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Focused study on the quiet side effect in dwellings highly exposed to road traffic noise

Timothy Van Renterghem UGent and Dick Botteldooren UGent (2012) INTERNATIONAL JOURNAL OF ENVIRONMENTAL RESEARCH AND PUBLIC HEALTH. 9(12). p.4292-4310
abstract
This study provides additional evidence for the positive effect of the presence of a quiet facade at a dwelling and aims at unraveling potential mechanisms. Locations with dominant road traffic noise and high L-den-levels at the most exposed facade were selected. Dwellings both with and without a quiet facade were deliberately sought out. Face-to-face questionnaires (N = 100) were taken to study the influence of the presence of a quiet side in relation to noise annoyance and sleep disturbance. As a direct effect, the absence of a quiet facade in the dwelling (approached as a front-back facade noise level difference smaller than 10 dBA) leads to an important increase of at least moderately annoyed people (odds-ratio adjusted for noise sensitivity equals 3.3). In an indirect way, a bedroom located at the quiet side leads to an even stronger reduction of the self-reported noise annoyance (odds-ratio equal to 10.6 when adjusted for noise sensitivity and front facade L-den). The quiet side effect seems to be especially applicable for noise sensitive persons. A bedroom located at the quiet side also reduces noise-induced sleep disturbances. On a loud side, bedroom windows are more often closed, however, conflicting with the preference of dwellers.
Please use this url to cite or link to this publication:
author
organization
year
type
journalArticle (original)
publication status
published
subject
keyword
HEALTH, FACADE, TRANSPORTATION NOISE, ANNOYANCE, SENSITIVITY, noise annoyance, LIFE, MODEL, ENVIRONMENTAL NOISE, quiet side, noise-induced sleep disturbance, noise sensitivity, road traffic noise
journal title
INTERNATIONAL JOURNAL OF ENVIRONMENTAL RESEARCH AND PUBLIC HEALTH
Int. J. Environ. Res. Public Health
volume
9
issue
12
pages
4292 - 4310
Web of Science type
Article
Web of Science id
000312605900004
JCR category
ENVIRONMENTAL SCIENCES
JCR impact factor
1.998 (2012)
JCR rank
90/209 (2012)
JCR quartile
2 (2012)
ISSN
1660-4601
DOI
10.3390/ijerph9124292
language
English
UGent publication?
yes
classification
A1
copyright statement
I have retained and own the full copyright for this publication
id
3161641
handle
http://hdl.handle.net/1854/LU-3161641
date created
2013-03-11 09:12:35
date last changed
2016-12-19 15:38:57
@article{3161641,
  abstract     = {This study provides additional evidence for the positive effect of the presence of a quiet facade at a dwelling and aims at unraveling potential mechanisms. Locations with dominant road traffic noise and high L-den-levels at the most exposed facade were selected. Dwellings both with and without a quiet facade were deliberately sought out. Face-to-face questionnaires (N = 100) were taken to study the influence of the presence of a quiet side in relation to noise annoyance and sleep disturbance. As a direct effect, the absence of a quiet facade in the dwelling (approached as a front-back facade noise level difference smaller than 10 dBA) leads to an important increase of at least moderately annoyed people (odds-ratio adjusted for noise sensitivity equals 3.3). In an indirect way, a bedroom located at the quiet side leads to an even stronger reduction of the self-reported noise annoyance (odds-ratio equal to 10.6 when adjusted for noise sensitivity and front facade L-den). The quiet side effect seems to be especially applicable for noise sensitive persons. A bedroom located at the quiet side also reduces noise-induced sleep disturbances. On a loud side, bedroom windows are more often closed, however, conflicting with the preference of dwellers.},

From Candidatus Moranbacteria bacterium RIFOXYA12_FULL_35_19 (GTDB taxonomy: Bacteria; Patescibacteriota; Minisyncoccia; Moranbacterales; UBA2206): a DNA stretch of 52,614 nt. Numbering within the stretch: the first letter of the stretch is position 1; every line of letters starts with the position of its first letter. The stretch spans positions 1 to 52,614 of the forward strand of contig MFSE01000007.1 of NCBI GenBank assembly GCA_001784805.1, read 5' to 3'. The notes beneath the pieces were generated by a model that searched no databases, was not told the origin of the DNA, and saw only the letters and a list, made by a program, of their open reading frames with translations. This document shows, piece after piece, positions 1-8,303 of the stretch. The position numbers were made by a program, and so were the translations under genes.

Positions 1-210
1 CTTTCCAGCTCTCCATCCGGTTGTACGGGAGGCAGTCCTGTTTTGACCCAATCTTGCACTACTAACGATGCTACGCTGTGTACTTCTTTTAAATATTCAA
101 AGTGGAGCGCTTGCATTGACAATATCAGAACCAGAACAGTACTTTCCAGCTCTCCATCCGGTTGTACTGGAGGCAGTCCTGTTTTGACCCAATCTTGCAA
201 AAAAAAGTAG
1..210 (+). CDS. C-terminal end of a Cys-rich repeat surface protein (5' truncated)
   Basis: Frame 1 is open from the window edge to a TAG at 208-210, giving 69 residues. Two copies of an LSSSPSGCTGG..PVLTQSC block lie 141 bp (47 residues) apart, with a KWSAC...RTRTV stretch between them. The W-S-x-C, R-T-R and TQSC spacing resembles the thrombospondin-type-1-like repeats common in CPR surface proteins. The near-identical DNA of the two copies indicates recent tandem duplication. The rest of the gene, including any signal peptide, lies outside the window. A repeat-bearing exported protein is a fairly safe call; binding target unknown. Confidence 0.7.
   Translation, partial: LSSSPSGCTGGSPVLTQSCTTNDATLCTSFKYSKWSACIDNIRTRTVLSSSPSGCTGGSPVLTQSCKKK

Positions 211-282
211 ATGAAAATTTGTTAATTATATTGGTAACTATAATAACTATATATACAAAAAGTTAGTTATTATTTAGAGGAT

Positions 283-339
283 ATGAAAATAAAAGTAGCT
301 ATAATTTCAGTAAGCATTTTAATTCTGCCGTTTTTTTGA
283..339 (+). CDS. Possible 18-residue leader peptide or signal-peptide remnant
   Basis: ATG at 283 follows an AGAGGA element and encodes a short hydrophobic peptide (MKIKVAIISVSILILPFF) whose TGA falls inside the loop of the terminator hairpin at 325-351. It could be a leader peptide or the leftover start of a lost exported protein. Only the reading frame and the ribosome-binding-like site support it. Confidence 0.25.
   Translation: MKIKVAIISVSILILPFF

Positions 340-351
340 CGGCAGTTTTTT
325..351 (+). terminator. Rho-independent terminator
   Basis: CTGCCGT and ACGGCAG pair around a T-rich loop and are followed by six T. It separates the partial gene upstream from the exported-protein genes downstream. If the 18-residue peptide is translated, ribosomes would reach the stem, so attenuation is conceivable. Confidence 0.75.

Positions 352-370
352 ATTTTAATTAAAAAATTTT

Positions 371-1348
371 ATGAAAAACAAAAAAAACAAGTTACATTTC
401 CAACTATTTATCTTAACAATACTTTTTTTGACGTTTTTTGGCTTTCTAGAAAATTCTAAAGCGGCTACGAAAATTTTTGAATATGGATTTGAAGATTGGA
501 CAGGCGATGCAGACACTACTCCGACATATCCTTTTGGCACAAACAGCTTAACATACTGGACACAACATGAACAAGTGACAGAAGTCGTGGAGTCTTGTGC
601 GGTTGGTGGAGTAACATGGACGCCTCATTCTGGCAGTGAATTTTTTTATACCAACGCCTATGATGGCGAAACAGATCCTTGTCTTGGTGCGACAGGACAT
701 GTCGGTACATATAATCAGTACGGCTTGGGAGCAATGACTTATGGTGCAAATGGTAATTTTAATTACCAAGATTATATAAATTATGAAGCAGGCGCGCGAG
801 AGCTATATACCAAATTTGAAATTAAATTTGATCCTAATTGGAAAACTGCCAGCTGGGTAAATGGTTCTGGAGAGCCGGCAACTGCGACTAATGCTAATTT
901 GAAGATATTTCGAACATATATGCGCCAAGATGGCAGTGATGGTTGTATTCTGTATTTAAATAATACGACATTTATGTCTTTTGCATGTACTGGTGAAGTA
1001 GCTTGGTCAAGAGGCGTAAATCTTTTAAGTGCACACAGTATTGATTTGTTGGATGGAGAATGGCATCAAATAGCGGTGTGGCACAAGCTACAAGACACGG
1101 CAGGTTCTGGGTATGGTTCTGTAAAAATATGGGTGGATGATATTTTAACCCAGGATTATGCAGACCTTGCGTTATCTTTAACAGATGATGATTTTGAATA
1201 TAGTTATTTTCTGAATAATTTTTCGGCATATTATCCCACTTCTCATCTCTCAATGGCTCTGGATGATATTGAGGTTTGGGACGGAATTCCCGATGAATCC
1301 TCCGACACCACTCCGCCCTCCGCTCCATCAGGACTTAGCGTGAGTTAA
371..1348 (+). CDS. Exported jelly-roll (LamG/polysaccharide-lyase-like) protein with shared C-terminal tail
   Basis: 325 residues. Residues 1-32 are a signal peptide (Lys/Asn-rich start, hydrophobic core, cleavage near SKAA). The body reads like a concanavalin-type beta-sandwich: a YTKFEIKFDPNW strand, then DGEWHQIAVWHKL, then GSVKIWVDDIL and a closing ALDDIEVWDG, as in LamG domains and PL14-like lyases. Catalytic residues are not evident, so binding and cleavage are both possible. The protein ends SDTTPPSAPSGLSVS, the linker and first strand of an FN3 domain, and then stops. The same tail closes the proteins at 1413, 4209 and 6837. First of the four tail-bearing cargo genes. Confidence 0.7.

author       = {Van Renterghem, Timothy and Botteldooren, Dick},
  issn         = {1660-4601},
  journal      = {INTERNATIONAL JOURNAL OF ENVIRONMENTAL RESEARCH AND PUBLIC HEALTH},
  keyword      = {HEALTH,FACADE,TRANSPORTATION NOISE,ANNOYANCE,SENSITIVITY,noise annoyance,LIFE,MODEL,ENVIRONMENTAL NOISE,quiet side,noise-induced sleep disturbance,noise sensitivity,road traffic noise},
  language     = {eng},
  number       = {12},
  pages        = {4292--4310},
  title        = {Focused study on the quiet side effect in dwellings highly exposed to road traffic noise},
  url          = {http://dx.doi.org/10.3390/ijerph9124292},
  volume       = {9},
  year         = {2012},
}

Chicago
Van Renterghem, Timothy, and Dick Botteldooren. 2012. “Focused Study on the Quiet Side Effect in Dwellings Highly Exposed to Road Traffic Noise.” International Journal of Environmental Research and Public Health 9 (12): 4292–4310.
APA
Van Renterghem, T., & Botteldooren, D. (2012). Focused study on the quiet side effect in dwellings highly exposed to road traffic noise. INTERNATIONAL JOURNAL OF ENVIRONMENTAL RESEARCH AND PUBLIC HEALTH, 9(12), 4292–4310.
Vancouver
1.
Van Renterghem T, Botteldooren D. Focused study on the quiet side effect in dwellings highly exposed to road traffic noise. INTERNATIONAL JOURNAL OF ENVIRONMENTAL RESEARCH AND PUBLIC HEALTH. 2012;9(12):4292–310.
MLA
Van Renterghem, Timothy, and Dick Botteldooren. “Focused Study on the Quiet Side Effect in Dwellings Highly Exposed to Road Traffic Noise.” INTERNATIONAL JOURNAL OF ENVIRONMENTAL RESEARCH AND PUBLIC HEALTH 9.12 (2012): 4292–4310. Print.